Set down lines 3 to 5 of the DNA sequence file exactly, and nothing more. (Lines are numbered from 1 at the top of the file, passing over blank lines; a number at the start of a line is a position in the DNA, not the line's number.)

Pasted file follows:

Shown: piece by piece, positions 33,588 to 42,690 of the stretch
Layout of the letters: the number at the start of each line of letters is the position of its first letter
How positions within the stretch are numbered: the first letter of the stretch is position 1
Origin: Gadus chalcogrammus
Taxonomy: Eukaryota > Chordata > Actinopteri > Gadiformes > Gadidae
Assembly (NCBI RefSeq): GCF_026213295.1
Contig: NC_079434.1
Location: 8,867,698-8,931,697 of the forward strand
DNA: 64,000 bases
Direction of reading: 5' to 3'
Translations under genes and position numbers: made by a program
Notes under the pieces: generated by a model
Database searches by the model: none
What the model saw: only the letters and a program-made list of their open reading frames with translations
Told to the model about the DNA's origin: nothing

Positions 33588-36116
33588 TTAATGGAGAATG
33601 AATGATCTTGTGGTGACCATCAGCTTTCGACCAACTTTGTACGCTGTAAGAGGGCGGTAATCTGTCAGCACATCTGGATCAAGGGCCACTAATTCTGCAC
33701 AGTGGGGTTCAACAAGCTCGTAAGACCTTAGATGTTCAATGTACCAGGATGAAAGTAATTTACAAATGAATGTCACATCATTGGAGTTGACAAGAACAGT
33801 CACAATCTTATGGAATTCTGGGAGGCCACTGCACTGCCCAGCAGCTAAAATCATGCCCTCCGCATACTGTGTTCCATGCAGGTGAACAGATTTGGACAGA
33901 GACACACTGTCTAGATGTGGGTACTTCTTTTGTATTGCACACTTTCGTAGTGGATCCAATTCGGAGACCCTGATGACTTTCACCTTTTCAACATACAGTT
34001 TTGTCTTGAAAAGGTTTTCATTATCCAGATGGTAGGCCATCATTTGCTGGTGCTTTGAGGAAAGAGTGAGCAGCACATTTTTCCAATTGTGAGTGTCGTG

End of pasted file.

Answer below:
How positions within the stretch are numbered: the first letter of the stretch is position 1
Origin: Gadus chalcogrammus
Taxonomy: Eukaryota > Chordata > Actinopteri > Gadiformes > Gadidae